I think that if nothing else, if it had no other effect, I think that for myself, when were performing the lament, with Margaret, playing guitar in unison with the beautiful viola, overlooking the base, it unleashed an emotional reaction inside of myself . Once I was in that moment, I’d never felt so sure about what we were doing. I guess it sounds corny but it was almost like everything stood still in all of this chaos happening around us, the police fumbling around. I realised as we were playing that I was crying, and it really was an amazing moment. It was like nothing else mattered for a few moments at least. Then the police finally pulled us down and it came to a pretty abrupt finish. It felt very powerful spiritually and I guess symbolically. It just felt very powerful.

The court was all a blur. I slept more than anyone else in the watch house. I was hammered at that stage and was sleeping when I wasn’t being dragged up to get mug shots and finer prints and what not. It was all very blurry, even going into the court room. I was very nervous. It was my first arrest and I was quite terrified especially in that final stage when we were waiting to go up to the court. We had no idea that that mistake had been made and we were free to go for while. I was called up first, before the others. I was terrified walking up those stairs. We were hoping they would bring us all up together, and together we would have a mention hearing. I wouldn’t have to say anything, but they called me up first. I got there and didn’t have to say anything. In the end, there was an argument between the magistrate and the police and they ended up sending me back down and then bringing me up. They weren’t even allowed to arrest us under this law without permission.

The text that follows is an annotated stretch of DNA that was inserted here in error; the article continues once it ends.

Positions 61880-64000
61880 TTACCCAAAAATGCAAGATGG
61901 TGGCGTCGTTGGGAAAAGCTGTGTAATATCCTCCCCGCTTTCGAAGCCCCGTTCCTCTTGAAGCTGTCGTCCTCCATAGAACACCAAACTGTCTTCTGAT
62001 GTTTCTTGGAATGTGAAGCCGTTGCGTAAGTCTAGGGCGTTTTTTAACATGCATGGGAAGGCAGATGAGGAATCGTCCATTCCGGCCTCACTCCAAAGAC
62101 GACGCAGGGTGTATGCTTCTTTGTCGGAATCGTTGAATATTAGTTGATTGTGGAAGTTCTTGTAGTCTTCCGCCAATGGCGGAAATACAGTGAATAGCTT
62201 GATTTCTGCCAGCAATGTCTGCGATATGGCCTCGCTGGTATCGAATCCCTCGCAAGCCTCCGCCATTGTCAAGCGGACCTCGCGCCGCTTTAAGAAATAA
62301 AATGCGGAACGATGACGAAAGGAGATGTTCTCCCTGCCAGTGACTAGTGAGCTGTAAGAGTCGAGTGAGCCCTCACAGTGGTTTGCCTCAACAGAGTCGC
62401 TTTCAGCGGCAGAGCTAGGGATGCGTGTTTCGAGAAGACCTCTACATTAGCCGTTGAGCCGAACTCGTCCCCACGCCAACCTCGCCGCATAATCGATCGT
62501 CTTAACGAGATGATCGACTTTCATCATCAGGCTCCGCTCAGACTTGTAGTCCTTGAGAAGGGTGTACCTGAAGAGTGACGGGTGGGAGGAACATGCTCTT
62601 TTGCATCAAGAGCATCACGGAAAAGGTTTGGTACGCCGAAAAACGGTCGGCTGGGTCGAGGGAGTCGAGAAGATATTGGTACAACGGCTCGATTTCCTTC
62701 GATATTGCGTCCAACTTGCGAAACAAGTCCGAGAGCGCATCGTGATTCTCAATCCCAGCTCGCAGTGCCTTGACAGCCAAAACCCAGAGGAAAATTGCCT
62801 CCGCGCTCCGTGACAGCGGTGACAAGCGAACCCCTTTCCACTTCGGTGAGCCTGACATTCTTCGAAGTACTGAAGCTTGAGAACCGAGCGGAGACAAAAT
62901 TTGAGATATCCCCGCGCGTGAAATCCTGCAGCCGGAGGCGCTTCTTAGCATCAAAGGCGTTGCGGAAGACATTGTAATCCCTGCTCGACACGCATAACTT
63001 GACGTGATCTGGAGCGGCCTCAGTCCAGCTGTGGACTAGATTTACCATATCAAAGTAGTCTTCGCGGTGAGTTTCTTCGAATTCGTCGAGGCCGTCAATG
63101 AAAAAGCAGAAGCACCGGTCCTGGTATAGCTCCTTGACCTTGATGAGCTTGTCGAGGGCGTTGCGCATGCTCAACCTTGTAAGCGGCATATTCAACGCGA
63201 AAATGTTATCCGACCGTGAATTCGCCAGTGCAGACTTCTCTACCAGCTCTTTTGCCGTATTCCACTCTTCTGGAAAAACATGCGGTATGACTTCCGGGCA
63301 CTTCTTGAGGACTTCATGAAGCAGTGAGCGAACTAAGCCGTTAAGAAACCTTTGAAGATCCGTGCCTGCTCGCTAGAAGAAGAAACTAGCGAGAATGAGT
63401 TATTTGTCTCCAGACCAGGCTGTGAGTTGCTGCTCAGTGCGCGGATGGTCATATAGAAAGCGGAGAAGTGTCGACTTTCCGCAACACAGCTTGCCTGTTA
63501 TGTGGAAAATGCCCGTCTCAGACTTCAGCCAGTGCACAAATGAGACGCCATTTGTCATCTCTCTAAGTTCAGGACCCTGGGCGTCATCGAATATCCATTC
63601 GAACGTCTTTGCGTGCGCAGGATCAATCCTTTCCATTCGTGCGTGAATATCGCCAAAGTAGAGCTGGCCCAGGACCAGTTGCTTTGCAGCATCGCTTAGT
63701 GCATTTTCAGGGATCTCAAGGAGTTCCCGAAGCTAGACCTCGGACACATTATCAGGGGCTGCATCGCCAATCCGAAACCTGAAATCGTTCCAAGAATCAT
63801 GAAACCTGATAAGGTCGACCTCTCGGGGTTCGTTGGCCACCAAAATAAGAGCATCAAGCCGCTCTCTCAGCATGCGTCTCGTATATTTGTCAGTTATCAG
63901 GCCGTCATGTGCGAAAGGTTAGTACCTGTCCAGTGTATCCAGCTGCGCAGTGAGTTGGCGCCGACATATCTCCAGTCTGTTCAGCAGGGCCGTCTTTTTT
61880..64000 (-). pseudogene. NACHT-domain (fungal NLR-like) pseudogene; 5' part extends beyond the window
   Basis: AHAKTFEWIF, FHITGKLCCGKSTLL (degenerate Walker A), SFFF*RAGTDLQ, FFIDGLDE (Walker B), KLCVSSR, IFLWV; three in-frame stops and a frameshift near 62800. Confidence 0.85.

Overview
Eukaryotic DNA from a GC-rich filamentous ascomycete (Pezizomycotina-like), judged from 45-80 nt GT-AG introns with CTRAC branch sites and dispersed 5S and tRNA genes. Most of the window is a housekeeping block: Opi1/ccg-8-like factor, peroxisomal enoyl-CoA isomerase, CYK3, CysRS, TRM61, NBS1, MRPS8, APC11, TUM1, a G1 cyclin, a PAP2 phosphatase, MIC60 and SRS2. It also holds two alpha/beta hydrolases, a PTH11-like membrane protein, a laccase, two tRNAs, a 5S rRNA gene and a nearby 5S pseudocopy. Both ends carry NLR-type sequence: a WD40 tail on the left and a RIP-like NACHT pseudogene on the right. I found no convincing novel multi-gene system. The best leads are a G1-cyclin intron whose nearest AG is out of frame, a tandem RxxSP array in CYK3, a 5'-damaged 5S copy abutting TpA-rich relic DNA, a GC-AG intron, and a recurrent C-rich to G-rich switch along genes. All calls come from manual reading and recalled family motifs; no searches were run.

I got the summons by mail, I was in New Zealand when it came visiting my sister. Three of us live in the same community house in Brisbane. My mum called me and told me it had arrived. There was always a hope beyond hope that they would forget about it. But it wasn’t to be, I think. I was never sure what to expect. Everyone else seem to have their doubts that they would forget about it. I guess when I first found out there was no real surprise. It was kind of oh well here we go, it’s begun. I have no concept of how long the court process would be, which I now know will be a very long time.

I did know I could face 7 years in jail. I was well aware of the potential consequences. I never thought, and still don’t think, that it will end with me getting 7 years in prison. In the watch house, our arresting officer told me in my interview that I would be 27 when released from prison. Everyone else seemed to think that was very unlikely. I guess if it does, maybe it’s a necessary part of my journey.

I want people to think more about Pine Gap. This was always the hope from the beginning;, that people would think about Pine Gap, that our creative action would be significant enough to cause people to think. To really think, about the ethics behind this military base that we have in the middle of our country. It is huge and people should definitely think more than anything: is this what we want? If everyone thinks about it, a core basic of human morality will make people realise just how horrible this place is, and how much we don’t need it.